As the warmer months approach, more than a few gardens, balconies, and terraces are embellished by the spectacular blooms of hydrangeas. These plants, so widespread and valued for their beautiful flowers, are much easier to care for than many people think. Learn all about how to care for hydrangea in this guide.
Hydrangeas are a whole genus of plants called Hydrangea. These plants commonly used ornamentally, which have their origin in some areas of Asia and America, although almost all of them come from Japan, Korea, or China.
They are shrubby plants up to 10 ft (3 m) high, but generally much lower, although some are small trees or lianas. They are both deciduous and evergreen and bloom from spring to autumn.
The flowers of hydrangeas form large inflorescences of bright and very bright colors, whose tones depend on the pH of the soil in which they are, although there are fertilizers rich in certain elements that help to achieve the desired coloration.
How to Care for Hydrangea Bush
To summarize, here are the basic hydrangea care guidelines:
Light: hydrangeas are not demanding with the light they receive.
Watering: they need soil with a constant level of humidity.
Climate: they appreciate temperate climates; they do not tolerate frost.
Soil: the pH must be between 4.5 and 6.5.
How to Care for Hydrangea: Light and Temperature
As mentioned above, hydrangeas are not at all demanding when it comes to light and sun. You can keep them indoors or in shady gardens without any problem, and the plants will thrive as long as they are not in total darkness. It is preferable to place them in semi-shaded areas, especially in climates with very intense sun, since the direct incidence of the sun can damage them.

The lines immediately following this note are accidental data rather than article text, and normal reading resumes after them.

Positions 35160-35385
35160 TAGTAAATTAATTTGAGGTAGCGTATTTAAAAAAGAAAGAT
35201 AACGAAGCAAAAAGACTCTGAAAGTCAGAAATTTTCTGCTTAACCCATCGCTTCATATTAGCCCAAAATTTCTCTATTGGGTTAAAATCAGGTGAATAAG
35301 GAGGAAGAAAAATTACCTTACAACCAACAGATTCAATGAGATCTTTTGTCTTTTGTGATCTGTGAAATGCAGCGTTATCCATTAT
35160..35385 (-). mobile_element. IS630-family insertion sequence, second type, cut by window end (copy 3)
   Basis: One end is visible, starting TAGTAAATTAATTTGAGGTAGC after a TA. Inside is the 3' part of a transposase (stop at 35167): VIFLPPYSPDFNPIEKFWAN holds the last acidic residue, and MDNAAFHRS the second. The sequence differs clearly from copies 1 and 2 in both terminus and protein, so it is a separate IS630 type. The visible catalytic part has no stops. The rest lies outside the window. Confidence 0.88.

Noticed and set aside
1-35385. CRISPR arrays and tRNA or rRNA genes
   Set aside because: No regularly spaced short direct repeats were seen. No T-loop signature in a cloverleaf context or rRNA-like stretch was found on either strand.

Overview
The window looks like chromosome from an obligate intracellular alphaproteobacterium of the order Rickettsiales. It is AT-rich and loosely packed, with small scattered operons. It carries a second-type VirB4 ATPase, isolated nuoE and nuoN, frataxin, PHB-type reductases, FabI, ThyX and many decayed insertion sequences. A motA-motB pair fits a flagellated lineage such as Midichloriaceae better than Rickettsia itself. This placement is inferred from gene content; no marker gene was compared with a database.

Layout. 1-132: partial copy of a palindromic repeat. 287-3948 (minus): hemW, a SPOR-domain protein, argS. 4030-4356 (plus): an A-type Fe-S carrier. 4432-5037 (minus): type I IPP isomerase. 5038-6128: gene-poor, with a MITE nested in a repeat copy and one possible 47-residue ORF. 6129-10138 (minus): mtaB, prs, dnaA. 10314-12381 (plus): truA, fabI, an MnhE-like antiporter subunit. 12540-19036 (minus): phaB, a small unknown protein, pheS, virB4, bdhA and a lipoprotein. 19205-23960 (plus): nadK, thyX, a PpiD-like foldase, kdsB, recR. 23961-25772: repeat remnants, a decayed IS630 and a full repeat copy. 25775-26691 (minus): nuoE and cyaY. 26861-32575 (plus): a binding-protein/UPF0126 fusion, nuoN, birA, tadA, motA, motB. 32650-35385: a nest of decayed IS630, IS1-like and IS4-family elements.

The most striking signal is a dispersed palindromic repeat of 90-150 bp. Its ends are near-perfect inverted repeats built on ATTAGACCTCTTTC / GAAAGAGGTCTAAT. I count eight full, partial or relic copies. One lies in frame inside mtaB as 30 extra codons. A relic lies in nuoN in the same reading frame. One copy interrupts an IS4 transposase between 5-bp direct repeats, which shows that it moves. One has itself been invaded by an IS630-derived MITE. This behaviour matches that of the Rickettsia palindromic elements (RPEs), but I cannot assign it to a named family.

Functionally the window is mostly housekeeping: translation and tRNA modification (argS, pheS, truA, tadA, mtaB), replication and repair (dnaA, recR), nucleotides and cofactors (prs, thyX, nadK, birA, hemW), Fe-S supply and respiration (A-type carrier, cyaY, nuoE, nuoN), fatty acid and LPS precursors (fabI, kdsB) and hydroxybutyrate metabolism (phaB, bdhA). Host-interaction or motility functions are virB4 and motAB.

As far as temperature is concerned, they are plants that appreciate temperate climates, above 59°F (15 ºC) from spring onwards. In winter they do not tolerate frost, so if the temperature drops below 32°F (0 ºC), they should be moved indoors.
How to Care for Hydrangea: Soil
This is the most important point of hydrangea care or at least one of the two most relevant. Hydrangeas need soil with a pH between 4.5 and 6.5. A mid-point of around 5.5 will always be the safest bet, but since the color of the flowers depends on the acidity of the soil, many people play with this to achieve the desired bluish or pinkish tones.
With a pH below 5.5, the flowers will tend to be blue, while above this they will tend to pink. Also, you can resort to specific fertilizers or inputs to help in this process, but be very careful not to make the soil too alkaline, or your hydrangeas could suffer from iron chlorosis. In any case, prepare well-drained soils that will help you avoid waterlogging problems.
Learn more about How to Change Colors of Hydrangea.
Along with soil pH, this is the other key point in the care of these plants. Hydrangeas need a great deal of water and moisture, requiring constant watering to keep the soil moist at all times.
However, overdoing it and waterlogging the soil will be fatal for our plants, which may not survive. Therefore, it is necessary to water them very often and in not too abundant quantities, to keep the soil moist but without waterlogging. Logically, soil with good drainage will help us a lot in this aspect. Also, avoid wetting the aerial part of the plant when watering, focusing only on the soil.
How to Prune Hydrangea Tree
Pruning hydrangeas is quite important to enhance the plant’s bloom in the spring. Prune fading flower clusters as soon as they fade to keep the plant vital and active.
Finally, providing your hydrangeas with a suitable fertilizer in spring will help them to produce their flowers more vigorously. Opt for natural organic fertilizers or specific fertilizers for hydrangeas. In any case, be careful not to alter the pH of the soil.
Learn more about How to Care for Hydrangeas in pots.